Saxe: I think the first artist that sparked the conversation between me and Julia was Alessia Cara. I saw Alessia Cara cover the song, and she’s one of my favorite voices on the planet. And then Julia and I had seen a number of our friends cover it. So Julia and I were talking, and we asked, “How can we use these covers and put them together, and do something good with it?” This was near the beginning of quarantine.
We thought of Doctors Without Borders, which is an organization that’s been close to me for a long time. At the end of the video, my friend Crystal (van Leeuwen) speaks about their project. It’s been almost a decade that she’s worked with them. So the video was basically Julia and I saying, “Let’s take some of our friends and see if they can sing the song and put it all together, and use it to raise money.” And [we were thrilled] so many friends said yes. Everyone was really down…they came together very organically.
DK: You’ve just released a new single called “Hey Stupid, I Love You.” Can you talk about this song?
Saxe: As an artist, it’s important to me to challenge the parts of my life that I put into a song. Now coming off the success of “If The World Was Ending,” which I feel like is very much me, but it’s me at 3 am, you know, alone in my living room at my piano. And for the most part, I’m a silly dork. [Whereas] “Hey Stupid, I Love You” feels like me at 3 pm with my girlfriend, being loving and silly. And that’s a part of me I want in my artistry as well. That’s a part of me that I want to be onstage…not just the grueling, introspective, longing songwriter. There’s a spectrum (laughs) to being a creative artist, and I want to spend my career trying to live in all of that. So that’s why it felt like the right next song to put out.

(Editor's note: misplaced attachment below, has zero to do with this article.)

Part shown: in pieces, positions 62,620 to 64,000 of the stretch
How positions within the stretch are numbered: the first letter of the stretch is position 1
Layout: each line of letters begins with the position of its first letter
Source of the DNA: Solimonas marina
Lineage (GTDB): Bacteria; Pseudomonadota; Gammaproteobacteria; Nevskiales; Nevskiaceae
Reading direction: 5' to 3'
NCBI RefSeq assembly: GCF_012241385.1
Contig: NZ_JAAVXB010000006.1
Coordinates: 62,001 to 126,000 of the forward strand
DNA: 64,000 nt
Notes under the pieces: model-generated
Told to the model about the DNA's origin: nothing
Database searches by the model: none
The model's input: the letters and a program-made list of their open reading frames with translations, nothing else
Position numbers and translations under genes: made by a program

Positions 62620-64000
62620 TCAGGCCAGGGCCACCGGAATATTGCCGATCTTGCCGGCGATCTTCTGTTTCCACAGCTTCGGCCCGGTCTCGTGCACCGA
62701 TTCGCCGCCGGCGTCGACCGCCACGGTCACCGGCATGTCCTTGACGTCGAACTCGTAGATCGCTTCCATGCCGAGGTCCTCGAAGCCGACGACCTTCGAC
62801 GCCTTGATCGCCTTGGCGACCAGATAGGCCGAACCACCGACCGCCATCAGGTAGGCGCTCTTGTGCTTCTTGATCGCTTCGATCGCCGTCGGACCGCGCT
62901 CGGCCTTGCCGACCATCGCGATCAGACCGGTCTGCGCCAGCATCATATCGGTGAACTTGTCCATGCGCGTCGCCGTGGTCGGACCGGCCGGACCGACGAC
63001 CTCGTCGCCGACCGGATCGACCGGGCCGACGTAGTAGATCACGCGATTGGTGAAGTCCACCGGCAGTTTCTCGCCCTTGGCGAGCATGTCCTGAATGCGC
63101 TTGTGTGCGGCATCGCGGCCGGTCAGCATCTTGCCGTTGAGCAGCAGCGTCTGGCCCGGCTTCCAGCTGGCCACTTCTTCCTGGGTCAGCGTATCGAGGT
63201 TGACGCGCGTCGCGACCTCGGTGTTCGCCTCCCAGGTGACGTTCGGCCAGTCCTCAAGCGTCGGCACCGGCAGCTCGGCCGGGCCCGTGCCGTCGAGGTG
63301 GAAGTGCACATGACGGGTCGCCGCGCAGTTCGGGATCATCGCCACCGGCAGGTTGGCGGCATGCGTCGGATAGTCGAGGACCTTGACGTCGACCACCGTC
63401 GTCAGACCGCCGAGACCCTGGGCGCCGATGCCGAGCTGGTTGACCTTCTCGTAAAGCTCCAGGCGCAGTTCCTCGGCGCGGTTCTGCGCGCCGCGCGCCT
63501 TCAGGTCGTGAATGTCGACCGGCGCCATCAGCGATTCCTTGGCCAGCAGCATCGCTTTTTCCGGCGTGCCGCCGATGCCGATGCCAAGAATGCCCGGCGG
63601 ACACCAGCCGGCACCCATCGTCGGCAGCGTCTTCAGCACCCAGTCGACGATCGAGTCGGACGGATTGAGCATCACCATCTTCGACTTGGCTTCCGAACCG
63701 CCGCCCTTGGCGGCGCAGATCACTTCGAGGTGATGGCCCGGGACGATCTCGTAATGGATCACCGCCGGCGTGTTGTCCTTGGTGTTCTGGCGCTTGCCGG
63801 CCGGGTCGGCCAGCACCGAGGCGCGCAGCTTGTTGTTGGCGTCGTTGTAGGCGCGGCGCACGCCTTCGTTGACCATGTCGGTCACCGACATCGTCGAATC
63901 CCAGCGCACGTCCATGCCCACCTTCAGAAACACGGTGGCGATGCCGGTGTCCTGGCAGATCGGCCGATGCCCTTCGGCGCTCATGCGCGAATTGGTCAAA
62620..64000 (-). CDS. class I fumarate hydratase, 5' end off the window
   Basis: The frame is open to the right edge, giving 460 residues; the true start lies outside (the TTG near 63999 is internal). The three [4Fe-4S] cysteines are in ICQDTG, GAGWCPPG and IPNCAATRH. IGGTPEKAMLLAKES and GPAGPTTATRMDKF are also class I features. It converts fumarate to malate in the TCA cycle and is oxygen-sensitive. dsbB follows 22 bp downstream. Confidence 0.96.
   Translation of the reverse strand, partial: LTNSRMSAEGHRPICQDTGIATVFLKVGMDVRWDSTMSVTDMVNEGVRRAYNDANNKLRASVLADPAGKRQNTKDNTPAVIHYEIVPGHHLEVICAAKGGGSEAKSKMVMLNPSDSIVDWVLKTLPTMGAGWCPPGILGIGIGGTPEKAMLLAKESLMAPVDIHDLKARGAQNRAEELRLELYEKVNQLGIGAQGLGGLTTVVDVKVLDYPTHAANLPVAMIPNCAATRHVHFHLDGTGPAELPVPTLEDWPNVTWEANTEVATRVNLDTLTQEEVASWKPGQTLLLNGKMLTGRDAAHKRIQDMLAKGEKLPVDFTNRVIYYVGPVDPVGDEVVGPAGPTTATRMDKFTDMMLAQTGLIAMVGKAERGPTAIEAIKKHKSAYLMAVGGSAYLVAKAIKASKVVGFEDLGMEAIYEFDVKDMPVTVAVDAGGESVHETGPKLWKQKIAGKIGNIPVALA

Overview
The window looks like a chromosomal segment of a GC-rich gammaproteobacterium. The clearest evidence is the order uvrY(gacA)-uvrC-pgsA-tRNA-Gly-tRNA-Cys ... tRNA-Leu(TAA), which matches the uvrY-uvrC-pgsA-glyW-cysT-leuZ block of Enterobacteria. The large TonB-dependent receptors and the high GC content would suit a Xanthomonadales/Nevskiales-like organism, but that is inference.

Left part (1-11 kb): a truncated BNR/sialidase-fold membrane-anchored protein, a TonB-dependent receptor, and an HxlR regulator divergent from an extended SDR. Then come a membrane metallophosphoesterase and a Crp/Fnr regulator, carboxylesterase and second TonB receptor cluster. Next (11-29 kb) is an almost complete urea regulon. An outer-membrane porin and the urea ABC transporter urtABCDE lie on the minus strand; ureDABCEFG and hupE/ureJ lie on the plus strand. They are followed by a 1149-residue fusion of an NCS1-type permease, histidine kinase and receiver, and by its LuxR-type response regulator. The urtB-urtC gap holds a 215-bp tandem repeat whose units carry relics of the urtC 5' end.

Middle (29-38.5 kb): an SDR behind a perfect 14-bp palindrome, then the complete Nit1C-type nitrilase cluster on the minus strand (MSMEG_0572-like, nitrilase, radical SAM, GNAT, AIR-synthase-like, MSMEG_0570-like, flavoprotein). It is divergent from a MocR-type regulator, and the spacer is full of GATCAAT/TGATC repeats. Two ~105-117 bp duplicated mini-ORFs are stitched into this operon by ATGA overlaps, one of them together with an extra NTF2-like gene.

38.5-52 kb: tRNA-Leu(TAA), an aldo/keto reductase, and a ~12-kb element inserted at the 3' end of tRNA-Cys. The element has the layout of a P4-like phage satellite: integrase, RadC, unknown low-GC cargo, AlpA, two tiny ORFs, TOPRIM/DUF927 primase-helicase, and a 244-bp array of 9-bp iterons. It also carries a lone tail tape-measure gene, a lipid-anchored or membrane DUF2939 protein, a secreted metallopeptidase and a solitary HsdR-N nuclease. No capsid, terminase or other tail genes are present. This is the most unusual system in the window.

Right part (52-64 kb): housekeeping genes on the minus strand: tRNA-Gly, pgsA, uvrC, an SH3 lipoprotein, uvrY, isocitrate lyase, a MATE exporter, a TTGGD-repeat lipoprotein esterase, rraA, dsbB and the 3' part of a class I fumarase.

Here’s the video of JP Saxe’s song, “25 in Barcelona.”
DK: During the past few months, we’ve all been in shutdown due to the Coronavirus. How’s that affected you? Have you been writing songs using Zoom?
Saxe: Zoom sessions are not my vibe, at least not for new sessions. For people that I have a rapport built up with, Zoom sessions are cool. I’ve done a couple with (hit songwriter) Scott Harris which have been fun. And I happen to be quarantined with the best songwriter in the world (Julia Michaels), so that helps. She and I have been writing quite a lot. I would say the first six weeks of quarantine, we were not in a creative way whatsoever. But over the last six weeks, we’ve felt more in a creative way and started writing a lot more.
DK: When things hopefully open up, are you looking forward to playing shows again and touring?
Saxe: Yeah, more than anything. There’s nothing quite like the joy of playing new songs in front of an audience. I’ve been doing these livestreams on my Instagram every Thursday, and it’s fun reaching fans all over the world…it has its benefits. But it’s just not the same singing to an audience trapped in your cell phone…even if they are singing along. So I’m looking forward to that being real again.